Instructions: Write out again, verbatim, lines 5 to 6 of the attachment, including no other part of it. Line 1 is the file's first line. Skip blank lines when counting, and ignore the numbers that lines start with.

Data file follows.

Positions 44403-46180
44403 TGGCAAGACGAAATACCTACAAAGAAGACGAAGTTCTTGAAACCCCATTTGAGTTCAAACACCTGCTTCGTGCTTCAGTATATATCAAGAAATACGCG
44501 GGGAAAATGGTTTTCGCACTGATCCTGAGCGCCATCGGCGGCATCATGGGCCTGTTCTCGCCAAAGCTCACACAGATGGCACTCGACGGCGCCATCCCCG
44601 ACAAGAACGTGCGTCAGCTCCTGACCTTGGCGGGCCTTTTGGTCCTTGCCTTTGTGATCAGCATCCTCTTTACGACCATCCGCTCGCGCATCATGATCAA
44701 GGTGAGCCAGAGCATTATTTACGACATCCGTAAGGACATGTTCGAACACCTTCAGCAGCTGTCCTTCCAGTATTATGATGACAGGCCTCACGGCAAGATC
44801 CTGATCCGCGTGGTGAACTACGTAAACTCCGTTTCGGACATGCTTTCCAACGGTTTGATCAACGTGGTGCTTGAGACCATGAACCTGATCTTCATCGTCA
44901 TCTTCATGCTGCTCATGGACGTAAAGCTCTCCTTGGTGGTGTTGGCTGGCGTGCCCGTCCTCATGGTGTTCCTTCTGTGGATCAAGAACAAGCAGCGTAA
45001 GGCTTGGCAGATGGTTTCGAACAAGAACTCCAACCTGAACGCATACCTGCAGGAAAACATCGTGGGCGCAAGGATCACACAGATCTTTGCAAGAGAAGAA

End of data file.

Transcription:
44701 GGTGAGCCAGAGCATTATTTACGACATCCGTAAGGACATGTTCGAACACCTTCAGCAGCTGTCCTTCCAGTATTATGATGACAGGCCTCACGGCAAGATC
44801 CTGATCCGCGTGGTGAACTACGTAAACTCCGTTTCGGACATGCTTTCCAACGGTTTGATCAACGTGGTGCTTGAGACCATGAACCTGATCTTCATCGTCA